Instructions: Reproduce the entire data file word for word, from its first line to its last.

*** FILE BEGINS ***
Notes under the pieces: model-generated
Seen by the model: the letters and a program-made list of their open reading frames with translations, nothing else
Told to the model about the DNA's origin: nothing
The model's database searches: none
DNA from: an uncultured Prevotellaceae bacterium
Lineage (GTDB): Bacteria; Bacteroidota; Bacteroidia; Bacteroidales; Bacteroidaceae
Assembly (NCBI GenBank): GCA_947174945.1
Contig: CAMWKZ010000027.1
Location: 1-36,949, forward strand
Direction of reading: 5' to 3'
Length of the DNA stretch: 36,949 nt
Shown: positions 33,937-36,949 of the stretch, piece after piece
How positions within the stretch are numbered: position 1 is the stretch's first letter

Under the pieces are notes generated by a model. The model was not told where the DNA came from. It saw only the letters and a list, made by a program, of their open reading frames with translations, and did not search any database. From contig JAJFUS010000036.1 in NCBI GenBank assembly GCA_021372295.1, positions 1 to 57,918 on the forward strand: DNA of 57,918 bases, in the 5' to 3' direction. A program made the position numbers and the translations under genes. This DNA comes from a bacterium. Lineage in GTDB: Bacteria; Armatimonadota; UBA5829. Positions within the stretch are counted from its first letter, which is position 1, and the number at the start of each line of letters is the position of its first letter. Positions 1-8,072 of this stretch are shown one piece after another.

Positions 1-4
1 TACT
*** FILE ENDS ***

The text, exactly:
Notes under the pieces: model-generated
Seen by the model: the letters and a program-made list of their open reading frames with translations, nothing else
Told to the model about the DNA's origin: nothing
The model's database searches: none
DNA from: an uncultured Prevotellaceae bacterium
Lineage (GTDB): Bacteria; Bacteroidota; Bacteroidia; Bacteroidales; Bacteroidaceae
Assembly (NCBI GenBank): GCA_947174945.1
Contig: CAMWKZ010000027.1
Location: 1-36,949, forward strand
Direction of reading: 5' to 3'
Length of the DNA stretch: 36,949 nt
Shown: positions 33,937-36,949 of the stretch, piece after piece
How positions within the stretch are numbered: position 1 is the stretch's first letter

Under the pieces are notes generated by a model. The model was not told where the DNA came from. It saw only the letters and a list, made by a program, of their open reading frames with translations, and did not search any database. From contig JAJFUS010000036.1 in NCBI GenBank assembly GCA_021372295.1, positions 1 to 57,918 on the forward strand: DNA of 57,918 bases, in the 5' to 3' direction. A program made the position numbers and the translations under genes. This DNA comes from a bacterium. Lineage in GTDB: Bacteria; Armatimonadota; UBA5829. Positions within the stretch are counted from its first letter, which is position 1, and the number at the start of each line of letters is the position of its first letter. Positions 1-8,072 of this stretch are shown one piece after another.

Positions 1-4
1 TACT